NSW land values dropped by up to 33 per cent after bushfires

Staff reporterApril 23, 20200 min read
Land values in NSW dropped by up to 33 per cent after the 2019/2020 bushfires destroyed properties across the state, according to the 'Review of the impact of bushfires on land values' report released on April 9, 2020.
CSIRO report that there was more than 10 million hectares of land burnt in Australian during the 2019/2020 bushfire season. This is greater than the combined area burned in the Black Saturday 2009 and Ash Wednesday 1983 bushfires. The CSIRO lists weather and vegetation as playing the major contributing factors to the 2019/2020 bushfires.

Record low rainfall (2019 was the driest year since records began in 1900) and record high temperatures lead to dry vegetation and an increased frequency of fire weather days.

During the 2019/2020 bushfire season to date, NSW Justice has issued a natural disaster declaration for 51 LGAs across NSW.

The Rural Fire Service (RFS) recorded the most fire incidents in NSW in the 2019/2020 fire season over the last 20 years.

The number of bushfire incidents recorded in each fire season  Source: NSW Review of the impact of bushfires on land values, 9 April 2020. 


Areas of NSW that were subject to bushfires in the 2019/2020 bushfires. Source: NSW Review of the impact of bushfires on land values, 9 April 2020. 

By March 3, 2020 the RFS recorded that the majority of destruction from the bushfires had occurred to residential properties with some commercial, industrial and public areas also being impacted. The total number of properties destroyed and damaged are as follows: 

Degree of damageResidential Out BuildingCommercial Industrial Public Area
Source: NSW Review of the impact of bushfires on land values, 9 April 2020.

In addition to the significant level of damage caused by the bushfires to property structures it has been suggested that the extent of the fires may also cause some sterilisation of the landscape. This is due to the greater intensity of these bushfires and the dryness of the landscape which had been in drought. However, the level of regeneration achievable will not be known until after the end of the bushfire season.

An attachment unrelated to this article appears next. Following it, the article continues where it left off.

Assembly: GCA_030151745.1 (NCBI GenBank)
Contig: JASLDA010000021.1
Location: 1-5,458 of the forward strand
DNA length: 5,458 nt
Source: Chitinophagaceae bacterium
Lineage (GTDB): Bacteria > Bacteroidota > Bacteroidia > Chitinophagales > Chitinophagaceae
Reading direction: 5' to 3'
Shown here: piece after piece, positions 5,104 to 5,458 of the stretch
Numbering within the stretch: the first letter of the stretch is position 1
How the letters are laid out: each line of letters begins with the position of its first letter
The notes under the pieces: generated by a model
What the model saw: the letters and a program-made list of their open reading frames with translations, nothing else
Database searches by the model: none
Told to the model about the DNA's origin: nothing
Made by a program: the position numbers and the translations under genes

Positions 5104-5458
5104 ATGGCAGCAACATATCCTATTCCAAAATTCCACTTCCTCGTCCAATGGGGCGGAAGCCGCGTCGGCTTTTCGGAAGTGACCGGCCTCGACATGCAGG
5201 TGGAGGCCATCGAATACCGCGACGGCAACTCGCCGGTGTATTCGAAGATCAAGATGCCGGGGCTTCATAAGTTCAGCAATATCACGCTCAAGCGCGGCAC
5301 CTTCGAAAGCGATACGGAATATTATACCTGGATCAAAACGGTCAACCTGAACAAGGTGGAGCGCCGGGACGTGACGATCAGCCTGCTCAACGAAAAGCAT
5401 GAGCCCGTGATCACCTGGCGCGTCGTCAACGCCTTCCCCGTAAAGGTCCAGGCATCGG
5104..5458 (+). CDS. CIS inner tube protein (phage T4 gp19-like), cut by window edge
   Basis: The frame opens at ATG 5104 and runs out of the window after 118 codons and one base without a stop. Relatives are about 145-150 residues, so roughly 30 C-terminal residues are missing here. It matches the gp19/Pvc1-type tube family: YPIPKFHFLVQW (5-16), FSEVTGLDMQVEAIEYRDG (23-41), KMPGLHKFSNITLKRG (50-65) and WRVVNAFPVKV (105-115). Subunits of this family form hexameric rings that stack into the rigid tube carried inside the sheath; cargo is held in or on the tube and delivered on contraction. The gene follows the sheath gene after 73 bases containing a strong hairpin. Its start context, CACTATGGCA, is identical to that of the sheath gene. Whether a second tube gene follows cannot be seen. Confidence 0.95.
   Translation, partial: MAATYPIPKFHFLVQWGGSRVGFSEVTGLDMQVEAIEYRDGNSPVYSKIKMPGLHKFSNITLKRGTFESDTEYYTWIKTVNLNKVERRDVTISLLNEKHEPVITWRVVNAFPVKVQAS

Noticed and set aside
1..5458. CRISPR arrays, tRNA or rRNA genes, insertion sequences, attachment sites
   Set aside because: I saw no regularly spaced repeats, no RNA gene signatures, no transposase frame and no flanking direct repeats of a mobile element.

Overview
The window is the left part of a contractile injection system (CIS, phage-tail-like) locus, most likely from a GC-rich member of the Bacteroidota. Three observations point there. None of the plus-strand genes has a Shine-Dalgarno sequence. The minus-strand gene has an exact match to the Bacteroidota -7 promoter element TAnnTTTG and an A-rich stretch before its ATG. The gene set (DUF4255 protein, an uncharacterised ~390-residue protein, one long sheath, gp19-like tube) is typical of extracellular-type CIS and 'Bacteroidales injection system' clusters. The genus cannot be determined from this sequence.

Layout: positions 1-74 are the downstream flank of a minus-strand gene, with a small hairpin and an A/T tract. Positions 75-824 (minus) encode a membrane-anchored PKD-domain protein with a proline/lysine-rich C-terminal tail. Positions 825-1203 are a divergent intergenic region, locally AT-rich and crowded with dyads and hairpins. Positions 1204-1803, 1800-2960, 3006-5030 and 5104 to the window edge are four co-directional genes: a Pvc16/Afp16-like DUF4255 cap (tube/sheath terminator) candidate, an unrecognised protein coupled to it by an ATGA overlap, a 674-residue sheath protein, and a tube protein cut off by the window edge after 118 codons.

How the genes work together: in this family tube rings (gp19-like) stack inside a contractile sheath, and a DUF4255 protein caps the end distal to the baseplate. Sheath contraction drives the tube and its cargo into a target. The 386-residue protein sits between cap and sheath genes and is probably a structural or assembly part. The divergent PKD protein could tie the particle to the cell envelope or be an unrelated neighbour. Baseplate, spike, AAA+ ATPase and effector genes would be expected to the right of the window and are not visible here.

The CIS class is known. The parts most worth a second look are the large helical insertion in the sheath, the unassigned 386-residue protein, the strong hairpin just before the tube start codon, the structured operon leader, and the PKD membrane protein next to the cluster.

In response to the bushfires, the NSW government declared that it will cover the full cost of council rates for the third and fourth quarters of the 2019-2020 financial year and in conjunction with the Commonwealth government will pay the clean up costs for properties that were destroyed (Service NSW, 2020).

In early February 2020, NSW experienced significant rainfall which helped put out most fires in the state and weakened drought conditions across most of eastern NSW.

The NSW Valuer General determines land values for approximately 2.6 million properties across the state each year. Almost half of these, 1.1 million, are in located in the 51 LGA’s where a natural disaster declaration was issued.

NSW RFS impact assessment data indicates approximately 38,000 thousand of these were in the fire impact area. This represents approximately 1.5 per cent of the total number of valuations in the state.

NSW Valuer-General David Parker studied the impact of past bushfires on property sales across the US and NSW to give land owners and councils an indication of where prices could fall this year after the unprecedented events of the past summer.
Impact on land values were contingent on where properties were located, how much land was destroyed by bushfires and the level of demand for land. 
Dr Parker explains, “If there was a strong market for land before the bushfire and the bushfire only affected a small proportion of properties in the area, there was almost no effect [on the land value]". 
Looking at the 2013 Blue Mountains bushfires, land values dropped between two and six per cent due to damage to relatively few properties but sustained high levels of demand in the region, ergo property prices after the event created many vacant blocks for sale. 
However, on the flip side, there was an 11 to 33 per cent drop in land values after the 2017 Sir Ivan bushfires in the Warrumbungle local government area. 
Dr Parker explained, "areas where demand is low and a high proportion of properties of land was destroyed, you saw the biggest impact on values. 
"When you think about it, they're the people who need the most help. Their lives have been destroyed."

Staff reporter

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